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Nigeria and contagious autocracy (I)

President Bola Ahmed Tinubu’s description of a new wave of coups sweeping across Africa as a “contagion” is rather apt. Following a military takeover of…

President Bola Ahmed Tinubu’s description of a new wave of coups sweeping across Africa as a “contagion” is rather apt. Following a military takeover of government in Gabon in late August, which itself followed a similar and more alarming incident in next-door Niger Republic in July, the president could not hold back his concern.

President Tinubu is “watching developments unfolding in Gabon very closely and with deep concern for the country’s socio-political stability”, said one Aso Rock spokesperson. The president was also concerned, the statement continued, at the “seeming autocratic contagion appearing to spread to other parts of the African continent.” Tinubu’s words were widely quoted across the international media, even more than here at home, for predictable reasons.

The description is correct. Like an infectious disease, because a military coup can spread both outwardly from one spot to another, and also inwardly within the same country. Beginning in Togo in 1963, just three years after that country’s independence from France, the coup soon spread to Ghana, Nigeria, Benin, Burkina Faso, Burundi, Central African Republic (CAR), Guinea, Mali, and beyond. By 1975, just 15 years after 17 African countries received their independence from Europeans in one single year, nearly two-thirds of African countries were under military rule.

Few things are more contagious than that in Africa, certainly not the building of bridges, rails or roads. But even within the same country, coups can be just as infectious. Nothing, it could be said, has held the imagination of many African soldiers more than the attraction of being in charge and running the country. No sooner than one regime is settled would another come to replace it, usually for the same reasons they give for ousting civilian governments. In Nigeria alone, some accounts have put the number of both successful and failed military coups between 1960 and 1999 at eight, while other accounts say the number is as high as 13.

Much the same developments have resurfaced in Africa, to the utter alarm of many well-meaning people. Beginning in Mali at the height of the Covid-19 pandemic in August 2020, when Colonel Assimi Goïta overthrew the government of President Ibrahim Boubacar Keïta, Africa has since counted nearly 10 successful and unsuccessful coup attempts in Mali (again), Sudan, Guinea, Burkina Faso (three times including reported failed attempt last week), Niger and Gabon. That in Burkina Faso there has been three coup attempts in three years says enough about the contagion of autocracy President Tinubu was talking about.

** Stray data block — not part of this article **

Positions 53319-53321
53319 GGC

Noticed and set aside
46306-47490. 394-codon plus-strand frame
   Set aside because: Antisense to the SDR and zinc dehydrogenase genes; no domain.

Beyond being contagious, however, there are other things about military coups. For one, they tend to be supported by civilian populations, at least during the first few months of a military seizure, for the most part. In the first wave of coups in Africa, the take-over of government by soldiers was usually celebrated in the media, if not in the streets. The recent take-overs have been similarly celebrated, as we have seen most lately in Niger Republic and Gabon. But why so? Why do military coups tend to be associated with celebrations, however muffled?

First, soldiers tend to go for the perfect timing when they strike. This is usually not just to spring a surprise on the ousted government but to strike when the conditions that will support a coup are most favourable, such as when public anger and frustration with the sitting government is as high as could be. Second, soldiers also tend to invoke folksy rhetoric for their coups: corruption of the elite, mismanagement of the resources, nepotism of the previous government, or general insecurity and lawlessness. Because soldiers tend to carefully and deliberately time their coups to occur during moments of high national frustration, these reasons tend to resonate well with the citizens.